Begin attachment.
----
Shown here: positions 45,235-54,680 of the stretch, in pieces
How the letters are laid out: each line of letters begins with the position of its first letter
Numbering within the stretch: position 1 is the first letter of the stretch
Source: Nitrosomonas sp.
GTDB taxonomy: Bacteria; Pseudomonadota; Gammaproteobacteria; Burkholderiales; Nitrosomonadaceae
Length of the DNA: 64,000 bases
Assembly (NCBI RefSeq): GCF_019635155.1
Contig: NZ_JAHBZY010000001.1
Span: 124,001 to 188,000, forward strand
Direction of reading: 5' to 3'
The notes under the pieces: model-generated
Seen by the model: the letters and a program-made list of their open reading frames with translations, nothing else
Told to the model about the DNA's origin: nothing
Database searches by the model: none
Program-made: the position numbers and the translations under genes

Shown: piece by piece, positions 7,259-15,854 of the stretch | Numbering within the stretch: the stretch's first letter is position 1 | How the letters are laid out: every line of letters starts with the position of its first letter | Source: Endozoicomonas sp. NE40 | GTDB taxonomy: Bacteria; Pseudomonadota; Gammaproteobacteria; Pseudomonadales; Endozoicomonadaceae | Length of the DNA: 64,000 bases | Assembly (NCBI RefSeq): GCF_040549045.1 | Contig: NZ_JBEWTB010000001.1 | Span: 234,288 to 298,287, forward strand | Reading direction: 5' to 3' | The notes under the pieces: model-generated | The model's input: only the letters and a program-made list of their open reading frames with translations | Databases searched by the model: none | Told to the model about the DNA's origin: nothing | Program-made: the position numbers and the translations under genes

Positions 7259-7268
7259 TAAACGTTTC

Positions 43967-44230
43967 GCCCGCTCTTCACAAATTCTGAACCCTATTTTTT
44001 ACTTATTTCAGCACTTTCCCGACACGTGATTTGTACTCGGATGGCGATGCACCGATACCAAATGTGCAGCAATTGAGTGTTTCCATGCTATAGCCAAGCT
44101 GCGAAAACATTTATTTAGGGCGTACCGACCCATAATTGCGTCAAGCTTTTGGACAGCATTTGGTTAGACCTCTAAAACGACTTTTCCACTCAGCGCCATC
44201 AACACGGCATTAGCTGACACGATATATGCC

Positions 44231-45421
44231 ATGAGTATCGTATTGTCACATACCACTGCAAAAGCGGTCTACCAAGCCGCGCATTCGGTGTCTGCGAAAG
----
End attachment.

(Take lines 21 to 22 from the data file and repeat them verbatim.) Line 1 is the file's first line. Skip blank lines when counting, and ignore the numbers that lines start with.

44001 ACTTATTTCAGCACTTTCCCGACACGTGATTTGTACTCGGATGGCGATGCACCGATACCAAATGTGCAGCAATTGAGTGTTTCCATGCTATAGCCAAGCT
44101 GCGAAAACATTTATTTAGGGCGTACCGACCCATAATTGCGTCAAGCTTTTGGACAGCATTTGGTTAGACCTCTAAAACGACTTTTCCACTCAGCGCCATC